forming a second mixture including diamond powder and a powdered binder-catalyst selected from iron group elements or alloys thereof,

disposing bodies of said mixtures so that the second mixture at least partly surrounds the first mixture, and

subjecting the mixtures to high pressure and high temperature in a press to sinter the first and second mixtures and bond them to one another.

A still further alternative method comprises the steps of:

pre-sintering the support body in a high pressure, high temperature press,

forming a mixture including diamond powder and a powdered carbonate binder-catalyst,

combining the mixture with the pre-sintered support body to form an assembly in which the support body at least partly surrounds the mixture, and

subjecting the assembly to high pressure and temperature in a press to sinter the insert and to bond the insert to the pre-sintered support body.

Each of the above methods may include the further step of applying the insert and support body, either pre-sintered or as a mixture including diamond powder and binder-catalyst, to a preformed substrate prior to subjecting the whole assembly to high pressure and temperature in a press, so that the insert and support body are bonded to the substrate.

In methods where the support body is sintered while in contact with the substrate, as opposed to being pre-sintered, the necessary iron group binder-catalyst may be derived from the substrate instead of, or in addition to, being mixed with the diamond powder applied to the substrate.

Accordingly, the invention also provides a method comprising the steps of:

pre-sintering said insert in a high pressure, high temperature press,

preforming a substrate incorporating a sintering binder-catalyst selected from iron group elements or alloys thereof,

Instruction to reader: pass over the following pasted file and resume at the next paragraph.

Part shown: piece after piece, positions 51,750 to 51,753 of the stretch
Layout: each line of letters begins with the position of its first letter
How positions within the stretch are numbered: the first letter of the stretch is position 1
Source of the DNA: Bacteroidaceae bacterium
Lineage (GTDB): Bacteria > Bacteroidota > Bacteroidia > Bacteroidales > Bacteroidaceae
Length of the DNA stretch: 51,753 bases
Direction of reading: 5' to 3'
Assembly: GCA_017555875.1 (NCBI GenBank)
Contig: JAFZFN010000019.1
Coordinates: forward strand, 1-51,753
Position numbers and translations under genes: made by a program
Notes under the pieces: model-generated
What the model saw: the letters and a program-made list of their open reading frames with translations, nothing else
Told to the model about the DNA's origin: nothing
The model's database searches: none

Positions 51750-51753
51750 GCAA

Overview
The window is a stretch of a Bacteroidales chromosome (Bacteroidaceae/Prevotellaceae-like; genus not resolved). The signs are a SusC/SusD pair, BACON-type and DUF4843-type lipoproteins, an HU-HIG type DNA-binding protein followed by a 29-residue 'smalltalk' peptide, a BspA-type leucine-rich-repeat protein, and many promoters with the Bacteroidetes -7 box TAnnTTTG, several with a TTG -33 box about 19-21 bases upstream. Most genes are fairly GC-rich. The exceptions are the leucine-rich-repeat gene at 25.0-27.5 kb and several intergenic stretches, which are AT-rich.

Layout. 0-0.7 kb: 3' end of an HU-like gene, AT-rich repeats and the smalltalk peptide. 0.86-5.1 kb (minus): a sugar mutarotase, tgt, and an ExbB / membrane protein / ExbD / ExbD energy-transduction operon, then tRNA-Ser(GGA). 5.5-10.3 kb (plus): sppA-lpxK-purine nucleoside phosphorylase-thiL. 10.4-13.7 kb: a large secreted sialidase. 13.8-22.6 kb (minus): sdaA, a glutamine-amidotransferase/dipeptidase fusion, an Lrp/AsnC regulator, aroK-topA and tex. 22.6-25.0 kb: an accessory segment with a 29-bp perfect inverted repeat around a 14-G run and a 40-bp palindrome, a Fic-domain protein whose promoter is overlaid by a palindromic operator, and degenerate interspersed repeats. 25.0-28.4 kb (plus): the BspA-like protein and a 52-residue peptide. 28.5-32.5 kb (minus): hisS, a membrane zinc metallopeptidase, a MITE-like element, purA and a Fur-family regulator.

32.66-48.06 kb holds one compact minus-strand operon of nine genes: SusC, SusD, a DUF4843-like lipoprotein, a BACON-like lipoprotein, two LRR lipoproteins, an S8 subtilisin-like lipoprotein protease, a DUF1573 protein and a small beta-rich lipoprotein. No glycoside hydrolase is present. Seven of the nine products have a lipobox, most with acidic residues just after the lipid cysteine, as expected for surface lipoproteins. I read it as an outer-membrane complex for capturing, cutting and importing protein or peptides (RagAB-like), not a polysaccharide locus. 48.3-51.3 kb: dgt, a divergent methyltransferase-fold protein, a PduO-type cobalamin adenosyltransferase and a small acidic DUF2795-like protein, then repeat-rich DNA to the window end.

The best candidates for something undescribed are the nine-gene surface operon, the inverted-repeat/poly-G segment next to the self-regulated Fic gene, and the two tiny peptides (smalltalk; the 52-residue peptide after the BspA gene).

forming an assembly by applying to a surface of the substrate said pre-sintered insert and a body including diamond powder in such manner that the diamond powder at least partly surrounds the insert, and

subjecting the assembly to high pressure and high temperature in a press, to cause some of said sintering binder-catalyst incorporated in the substrate to migrate from the substrate into the body of diamond powder, whereby the diamond powder is sintered and bonded to both the substrate and to the insert, and the insert is also bonded to the substrate.

A further method comprises the steps of:

forming a mixture including diamond powder and a powdered carbonate binder-catalyst,

preforming a substrate incorporating a sintering binder-catalyst selected from iron group elements or alloys thereof,

forming an assembly by applying to a surface of the substrate a body of said mixture and a body including diamond powder in such manner that the body including diamond powder at least partly surrounds the body of said mixture, and

subjecting the assembly to high pressure and high temperature in a press to sinter the mixture and bond it to the substrate, and to cause some of said sintering binder-catalyst incorporated in the substrate to migrate from the substrate into the body of diamond powder, whereby the diamond powder is sintered and bonded to both the substrate and to the sintered mixture.

The invention further provides a method of forming a cutting element comprising at least one body of polycrystalline diamond of a kind incorporating a carbonate as a sintering binder-catalyst, the body having a front surface, a rear surface and a peripheral surface, and the rear surface of the body being bonded to a surface of a substrate of a material which is less hard than the material of the body, the method including the steps of:

pre-sintering the insert and preforming the substrate,

locating a surface of the insert in contact with a surface of the substrate, and

subjecting the insert and substrate to high pressure and temperature in a press to bond the insert to the substrate.

Alternatively the method may include the steps of:

preforming a substrate,

placing in contact with the substrate a mixture including diamond powder and a powdered carbonate binder-catalyst, and

subjecting the mixture and substrate to high pressure and temperature in a press to sinter the mixture to form the insert, and to bond the insert to the substrate.

In any of the methods according to the invention, the mixtures or bodies of powder from which the insert or support body are sintered may include other additives in powder form, in addition to the necessary diamond powder and sintering binder-catalyst.